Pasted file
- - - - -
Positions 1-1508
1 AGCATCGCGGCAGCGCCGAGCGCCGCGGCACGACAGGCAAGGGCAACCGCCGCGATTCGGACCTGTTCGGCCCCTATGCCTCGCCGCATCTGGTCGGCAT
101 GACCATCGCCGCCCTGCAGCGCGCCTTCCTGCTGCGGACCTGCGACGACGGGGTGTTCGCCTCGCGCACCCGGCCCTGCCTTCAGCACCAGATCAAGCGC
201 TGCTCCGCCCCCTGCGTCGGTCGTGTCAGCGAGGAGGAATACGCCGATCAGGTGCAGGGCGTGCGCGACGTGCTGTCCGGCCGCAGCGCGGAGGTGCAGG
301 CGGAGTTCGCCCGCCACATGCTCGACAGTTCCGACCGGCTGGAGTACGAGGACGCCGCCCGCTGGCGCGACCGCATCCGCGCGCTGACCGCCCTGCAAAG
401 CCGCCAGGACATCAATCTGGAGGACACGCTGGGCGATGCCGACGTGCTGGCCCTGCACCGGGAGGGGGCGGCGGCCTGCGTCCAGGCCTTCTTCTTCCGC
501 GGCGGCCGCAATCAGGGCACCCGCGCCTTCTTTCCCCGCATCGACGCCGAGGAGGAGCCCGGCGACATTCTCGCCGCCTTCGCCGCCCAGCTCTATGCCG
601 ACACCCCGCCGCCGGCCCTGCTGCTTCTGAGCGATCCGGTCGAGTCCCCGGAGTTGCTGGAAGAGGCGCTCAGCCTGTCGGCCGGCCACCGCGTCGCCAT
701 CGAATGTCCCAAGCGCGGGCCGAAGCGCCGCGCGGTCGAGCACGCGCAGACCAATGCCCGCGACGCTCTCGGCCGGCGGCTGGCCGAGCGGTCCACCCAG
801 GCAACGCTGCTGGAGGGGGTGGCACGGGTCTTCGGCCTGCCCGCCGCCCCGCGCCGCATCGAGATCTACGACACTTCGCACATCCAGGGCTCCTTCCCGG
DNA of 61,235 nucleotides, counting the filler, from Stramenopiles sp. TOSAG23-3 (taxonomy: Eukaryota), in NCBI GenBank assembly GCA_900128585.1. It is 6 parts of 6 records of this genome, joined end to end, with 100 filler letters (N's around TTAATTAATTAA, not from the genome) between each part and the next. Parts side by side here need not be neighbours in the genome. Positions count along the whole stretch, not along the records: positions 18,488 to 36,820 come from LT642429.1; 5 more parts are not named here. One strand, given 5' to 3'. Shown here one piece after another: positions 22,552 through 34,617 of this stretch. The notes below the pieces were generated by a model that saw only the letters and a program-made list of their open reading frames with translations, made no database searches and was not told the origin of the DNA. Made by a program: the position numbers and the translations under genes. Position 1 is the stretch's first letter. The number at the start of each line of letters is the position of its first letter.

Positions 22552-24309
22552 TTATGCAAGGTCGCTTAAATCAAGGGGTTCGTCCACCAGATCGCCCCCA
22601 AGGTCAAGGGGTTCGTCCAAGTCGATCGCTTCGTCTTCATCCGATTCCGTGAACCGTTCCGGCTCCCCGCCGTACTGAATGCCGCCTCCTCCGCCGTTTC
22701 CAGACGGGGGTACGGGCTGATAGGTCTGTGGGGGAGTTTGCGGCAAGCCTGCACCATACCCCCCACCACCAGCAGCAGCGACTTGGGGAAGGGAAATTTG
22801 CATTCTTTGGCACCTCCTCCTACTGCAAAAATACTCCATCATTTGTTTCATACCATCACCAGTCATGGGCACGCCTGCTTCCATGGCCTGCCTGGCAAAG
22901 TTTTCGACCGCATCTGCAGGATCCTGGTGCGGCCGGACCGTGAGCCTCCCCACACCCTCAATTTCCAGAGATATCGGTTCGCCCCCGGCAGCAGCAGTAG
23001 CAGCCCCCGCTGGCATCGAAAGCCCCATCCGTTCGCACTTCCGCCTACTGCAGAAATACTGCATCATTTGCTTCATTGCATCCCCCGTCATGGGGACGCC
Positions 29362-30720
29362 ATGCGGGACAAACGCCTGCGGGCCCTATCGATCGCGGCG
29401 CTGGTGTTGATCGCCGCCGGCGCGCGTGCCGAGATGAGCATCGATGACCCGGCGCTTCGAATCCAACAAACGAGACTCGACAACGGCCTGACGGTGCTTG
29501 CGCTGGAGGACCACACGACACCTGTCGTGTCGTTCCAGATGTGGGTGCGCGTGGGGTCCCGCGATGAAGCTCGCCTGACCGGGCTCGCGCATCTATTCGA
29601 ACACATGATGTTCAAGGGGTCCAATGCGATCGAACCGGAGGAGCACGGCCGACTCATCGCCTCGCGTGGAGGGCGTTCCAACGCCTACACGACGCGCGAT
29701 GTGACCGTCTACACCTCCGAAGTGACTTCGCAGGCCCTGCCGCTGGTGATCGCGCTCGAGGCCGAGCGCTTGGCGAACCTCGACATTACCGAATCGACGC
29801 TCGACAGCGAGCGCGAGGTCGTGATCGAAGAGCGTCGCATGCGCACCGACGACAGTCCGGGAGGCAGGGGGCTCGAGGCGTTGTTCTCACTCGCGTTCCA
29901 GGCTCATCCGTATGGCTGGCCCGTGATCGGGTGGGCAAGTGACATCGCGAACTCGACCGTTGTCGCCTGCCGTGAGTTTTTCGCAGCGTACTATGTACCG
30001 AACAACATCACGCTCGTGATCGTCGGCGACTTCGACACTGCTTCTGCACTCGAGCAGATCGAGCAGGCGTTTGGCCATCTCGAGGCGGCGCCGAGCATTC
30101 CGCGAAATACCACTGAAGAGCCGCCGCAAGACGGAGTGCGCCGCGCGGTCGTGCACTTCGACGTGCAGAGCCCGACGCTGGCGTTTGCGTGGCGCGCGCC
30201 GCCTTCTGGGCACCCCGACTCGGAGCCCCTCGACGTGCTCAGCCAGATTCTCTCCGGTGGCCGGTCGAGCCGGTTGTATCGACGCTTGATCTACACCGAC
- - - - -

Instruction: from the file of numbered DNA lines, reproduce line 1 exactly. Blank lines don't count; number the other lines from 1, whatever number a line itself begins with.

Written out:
Positions 1-1508